In this tail end of summer, when millions of Americans are on vacation and the pace of national life slows, ominous sounds fill the airwaves. The talk is of weapons and war, strength and survival. The Republican presidential candidate evokes Vietnam as a "noble cause" and warns darkly of the precedent of Korea, "our first 'no win war,' a portent of much that has happened since." The Democratic administration, countering charges of national military weakness, responds with rhetoric of its own and lets it be known we have developed a wondrous new weapon, an "invisible plane" code-named "stealth" whose configuration defies enemy radar. The radio reports the rumor that five American hostages have been executed in Iran, stirring further forebodings.

It is as if somehow, in this lazy season of drift at the beginning of a new decade, we are stumbling into an abyss with no one capable of checking the fall. The analogy with the summer of 1939 just before war began, when an American living in Paris wrote in his diary that "everyone's daily life seems to be saturated with these feelings of apprehension," is, one hopes, false. But as an indication of the kind of discourse we will be hearing in the next two months of the presidential campaign, last week's words hardly inspired new confidence in national leadership, particularly in the quality of the challenger.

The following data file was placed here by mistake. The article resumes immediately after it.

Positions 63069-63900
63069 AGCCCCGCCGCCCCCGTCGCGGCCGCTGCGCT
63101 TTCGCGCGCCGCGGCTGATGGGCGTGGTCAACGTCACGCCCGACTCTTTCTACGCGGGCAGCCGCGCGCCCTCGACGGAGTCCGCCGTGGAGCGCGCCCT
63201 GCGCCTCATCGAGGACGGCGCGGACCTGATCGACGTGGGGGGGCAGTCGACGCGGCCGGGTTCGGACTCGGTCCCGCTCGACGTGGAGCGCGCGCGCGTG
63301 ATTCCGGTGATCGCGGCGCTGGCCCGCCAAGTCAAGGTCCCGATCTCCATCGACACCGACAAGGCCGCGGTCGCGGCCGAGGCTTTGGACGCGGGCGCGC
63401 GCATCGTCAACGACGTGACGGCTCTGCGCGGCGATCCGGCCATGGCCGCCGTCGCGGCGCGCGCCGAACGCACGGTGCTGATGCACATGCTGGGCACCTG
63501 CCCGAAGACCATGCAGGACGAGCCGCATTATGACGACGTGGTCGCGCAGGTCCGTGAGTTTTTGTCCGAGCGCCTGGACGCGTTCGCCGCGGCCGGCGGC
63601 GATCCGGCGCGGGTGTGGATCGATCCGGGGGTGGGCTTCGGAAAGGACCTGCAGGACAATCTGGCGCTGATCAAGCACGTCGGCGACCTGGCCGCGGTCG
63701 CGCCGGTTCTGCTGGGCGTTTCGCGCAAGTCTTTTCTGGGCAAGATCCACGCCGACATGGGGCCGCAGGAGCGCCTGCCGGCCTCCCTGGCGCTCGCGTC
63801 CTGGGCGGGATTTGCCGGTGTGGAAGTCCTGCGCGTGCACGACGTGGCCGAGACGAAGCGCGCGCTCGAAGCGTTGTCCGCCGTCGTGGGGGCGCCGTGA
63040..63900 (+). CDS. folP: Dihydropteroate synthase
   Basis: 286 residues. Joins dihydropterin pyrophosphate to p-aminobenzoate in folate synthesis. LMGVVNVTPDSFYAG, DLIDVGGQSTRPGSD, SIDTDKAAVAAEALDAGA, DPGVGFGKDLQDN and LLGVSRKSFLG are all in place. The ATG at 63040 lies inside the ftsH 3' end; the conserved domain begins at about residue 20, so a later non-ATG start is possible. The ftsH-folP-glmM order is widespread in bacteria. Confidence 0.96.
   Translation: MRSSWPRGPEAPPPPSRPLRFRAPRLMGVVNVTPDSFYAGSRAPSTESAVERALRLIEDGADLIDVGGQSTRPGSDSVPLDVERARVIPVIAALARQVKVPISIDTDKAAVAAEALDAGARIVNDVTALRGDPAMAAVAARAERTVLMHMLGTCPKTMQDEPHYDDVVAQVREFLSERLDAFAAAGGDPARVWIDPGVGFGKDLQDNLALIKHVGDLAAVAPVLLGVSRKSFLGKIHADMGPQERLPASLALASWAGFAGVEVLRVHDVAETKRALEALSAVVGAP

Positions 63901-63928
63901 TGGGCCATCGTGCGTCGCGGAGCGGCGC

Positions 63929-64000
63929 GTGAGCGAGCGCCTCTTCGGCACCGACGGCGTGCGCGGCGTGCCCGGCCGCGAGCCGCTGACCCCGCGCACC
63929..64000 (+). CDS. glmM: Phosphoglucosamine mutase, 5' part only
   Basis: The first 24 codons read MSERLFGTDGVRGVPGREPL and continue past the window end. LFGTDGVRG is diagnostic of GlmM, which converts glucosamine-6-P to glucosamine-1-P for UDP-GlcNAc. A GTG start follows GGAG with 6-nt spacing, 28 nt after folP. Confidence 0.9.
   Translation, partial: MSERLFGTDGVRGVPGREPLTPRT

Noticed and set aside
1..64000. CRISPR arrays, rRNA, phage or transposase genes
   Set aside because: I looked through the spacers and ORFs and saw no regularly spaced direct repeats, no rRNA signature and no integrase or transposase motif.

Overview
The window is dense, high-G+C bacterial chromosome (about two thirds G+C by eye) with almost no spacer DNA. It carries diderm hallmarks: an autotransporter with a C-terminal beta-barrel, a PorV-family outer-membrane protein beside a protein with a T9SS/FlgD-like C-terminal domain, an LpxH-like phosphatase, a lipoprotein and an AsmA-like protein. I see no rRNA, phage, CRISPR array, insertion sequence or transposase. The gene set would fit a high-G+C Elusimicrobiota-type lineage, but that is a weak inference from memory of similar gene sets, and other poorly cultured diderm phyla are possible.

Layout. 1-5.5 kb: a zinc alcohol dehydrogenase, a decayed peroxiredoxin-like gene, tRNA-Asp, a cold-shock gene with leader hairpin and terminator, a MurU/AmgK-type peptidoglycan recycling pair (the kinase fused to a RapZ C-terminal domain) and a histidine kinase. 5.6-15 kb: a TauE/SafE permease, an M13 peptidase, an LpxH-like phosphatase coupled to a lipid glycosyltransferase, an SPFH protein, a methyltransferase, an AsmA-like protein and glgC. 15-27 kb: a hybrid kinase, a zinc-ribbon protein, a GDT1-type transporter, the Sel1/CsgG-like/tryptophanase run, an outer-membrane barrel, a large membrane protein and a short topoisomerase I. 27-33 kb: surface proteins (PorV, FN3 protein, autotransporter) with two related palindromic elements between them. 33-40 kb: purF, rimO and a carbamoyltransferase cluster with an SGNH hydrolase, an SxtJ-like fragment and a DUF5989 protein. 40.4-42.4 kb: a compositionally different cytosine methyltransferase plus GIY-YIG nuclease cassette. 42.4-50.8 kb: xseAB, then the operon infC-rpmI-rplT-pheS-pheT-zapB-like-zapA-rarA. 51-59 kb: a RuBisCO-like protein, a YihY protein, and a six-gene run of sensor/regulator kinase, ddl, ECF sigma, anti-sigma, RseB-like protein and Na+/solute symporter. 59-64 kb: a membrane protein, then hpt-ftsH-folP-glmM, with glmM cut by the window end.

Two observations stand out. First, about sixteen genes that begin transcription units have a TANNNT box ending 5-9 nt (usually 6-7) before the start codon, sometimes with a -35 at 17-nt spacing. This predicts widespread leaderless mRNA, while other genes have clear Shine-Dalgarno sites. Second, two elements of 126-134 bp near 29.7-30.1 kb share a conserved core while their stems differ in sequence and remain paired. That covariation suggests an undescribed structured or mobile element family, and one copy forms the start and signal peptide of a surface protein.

Ronald Reagan's performance in the opening days of his formal campaign as the GOP's nominee offers evidence he is not up to the job he seeks. His best hope of winning the White House lies in convincing the American people that, unlike his opponent, he is competent and capable of articulating a vision of the future and a clear sense of national purpose. His actions on the stump leave just the opposite impressions. He needlessly has aroused new doubts about his abilities and judgment.